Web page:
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Role of inflammation in nonhemorrhagic strokes
Critical Care volume 12, Article number: P172 (2008)
In recent years considerable interest has been focused on the role of inflammation in the pathophysiology of acute coronary syndromes. There are limited data, however, about its participation in the pathogenesis of strokes. We investigated whether inflammation markers are increased in the acute phase of strokes.
We studied consecutively 54 patients aged 55 ± 8 years old (32 males) that were hospitalized in the ICU from June 2005 to December 2007 with the diagnosis of nonhemorrhagic stroke proven by computed (CT) or magnetic (MRI) tomography. Within 24 hours of their admission, C-reactive protein (CRP), IL-6 and fibrinogen values were determined in all patients. Seventy patients, who were comparable as regards their age and sex, were used as a control group.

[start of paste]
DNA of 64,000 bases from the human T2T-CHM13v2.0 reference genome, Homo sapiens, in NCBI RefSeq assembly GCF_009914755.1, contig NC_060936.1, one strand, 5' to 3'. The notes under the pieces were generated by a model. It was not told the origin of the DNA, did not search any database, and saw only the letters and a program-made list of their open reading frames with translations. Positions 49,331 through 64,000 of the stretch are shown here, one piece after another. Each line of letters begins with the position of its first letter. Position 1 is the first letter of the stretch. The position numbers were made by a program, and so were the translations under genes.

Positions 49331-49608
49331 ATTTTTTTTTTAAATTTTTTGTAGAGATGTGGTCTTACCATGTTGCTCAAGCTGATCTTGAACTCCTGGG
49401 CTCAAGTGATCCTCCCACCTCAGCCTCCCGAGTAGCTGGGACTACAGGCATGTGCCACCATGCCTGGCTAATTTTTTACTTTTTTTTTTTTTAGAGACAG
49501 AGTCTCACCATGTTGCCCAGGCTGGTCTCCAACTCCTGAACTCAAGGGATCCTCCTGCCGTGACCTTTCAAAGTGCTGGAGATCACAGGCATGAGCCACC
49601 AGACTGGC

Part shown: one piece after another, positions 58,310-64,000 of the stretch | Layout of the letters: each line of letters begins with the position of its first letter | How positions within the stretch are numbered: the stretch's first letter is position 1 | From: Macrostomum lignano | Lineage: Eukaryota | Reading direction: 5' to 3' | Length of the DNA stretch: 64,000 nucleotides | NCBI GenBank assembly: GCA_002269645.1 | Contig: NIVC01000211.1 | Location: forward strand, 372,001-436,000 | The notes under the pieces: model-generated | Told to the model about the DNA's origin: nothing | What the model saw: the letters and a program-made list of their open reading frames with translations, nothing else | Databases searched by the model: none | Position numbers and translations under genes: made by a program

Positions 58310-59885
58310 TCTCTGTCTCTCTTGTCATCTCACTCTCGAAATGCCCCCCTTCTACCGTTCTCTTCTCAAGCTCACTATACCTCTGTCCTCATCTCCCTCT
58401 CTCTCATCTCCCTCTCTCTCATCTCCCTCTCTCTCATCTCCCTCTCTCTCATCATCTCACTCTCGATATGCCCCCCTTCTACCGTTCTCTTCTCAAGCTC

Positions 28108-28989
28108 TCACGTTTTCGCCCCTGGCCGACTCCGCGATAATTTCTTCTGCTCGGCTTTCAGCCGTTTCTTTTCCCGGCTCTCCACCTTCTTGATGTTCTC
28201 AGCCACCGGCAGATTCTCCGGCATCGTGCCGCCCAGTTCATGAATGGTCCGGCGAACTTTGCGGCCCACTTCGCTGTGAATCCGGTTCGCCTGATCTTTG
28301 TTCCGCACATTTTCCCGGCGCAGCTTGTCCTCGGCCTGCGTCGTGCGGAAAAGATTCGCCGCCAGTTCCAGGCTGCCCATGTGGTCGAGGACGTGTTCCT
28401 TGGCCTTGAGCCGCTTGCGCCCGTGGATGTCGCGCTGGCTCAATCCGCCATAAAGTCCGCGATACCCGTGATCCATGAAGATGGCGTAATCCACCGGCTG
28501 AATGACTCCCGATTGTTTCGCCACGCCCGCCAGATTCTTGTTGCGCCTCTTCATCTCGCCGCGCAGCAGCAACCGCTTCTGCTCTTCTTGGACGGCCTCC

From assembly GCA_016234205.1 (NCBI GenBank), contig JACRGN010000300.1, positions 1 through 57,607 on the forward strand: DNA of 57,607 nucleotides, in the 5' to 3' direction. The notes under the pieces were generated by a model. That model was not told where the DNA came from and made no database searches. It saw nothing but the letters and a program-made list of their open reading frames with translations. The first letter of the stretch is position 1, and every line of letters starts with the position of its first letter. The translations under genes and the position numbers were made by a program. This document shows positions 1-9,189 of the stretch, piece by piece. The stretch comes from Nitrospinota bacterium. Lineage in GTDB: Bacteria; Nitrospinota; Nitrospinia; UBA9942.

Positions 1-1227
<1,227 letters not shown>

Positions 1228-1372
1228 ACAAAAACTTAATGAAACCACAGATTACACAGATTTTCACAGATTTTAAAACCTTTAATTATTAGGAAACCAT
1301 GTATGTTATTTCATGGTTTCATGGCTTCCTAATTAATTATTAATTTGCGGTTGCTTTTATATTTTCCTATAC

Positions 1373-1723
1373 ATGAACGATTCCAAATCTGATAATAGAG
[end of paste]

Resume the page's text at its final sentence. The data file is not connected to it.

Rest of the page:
See Figure 1.
Inflammation markers are increased in the acute phase of ischemic strokes. Further studies are needed to show whether this increase is secondary to or contributes itself in the pathogenesis of ischemic strokes.
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Michalopoulou, H., Bakhal, A., Vaitsis, J. et al. Role of inflammation in nonhemorrhagic strokes. Crit Care 12, P172 (2008). https://doi.org/10.1186/cc6393
- Public Health
- Ischemic Stroke
- Emergency Medicine
- Acute Coronary Syndrome
- Acute Phase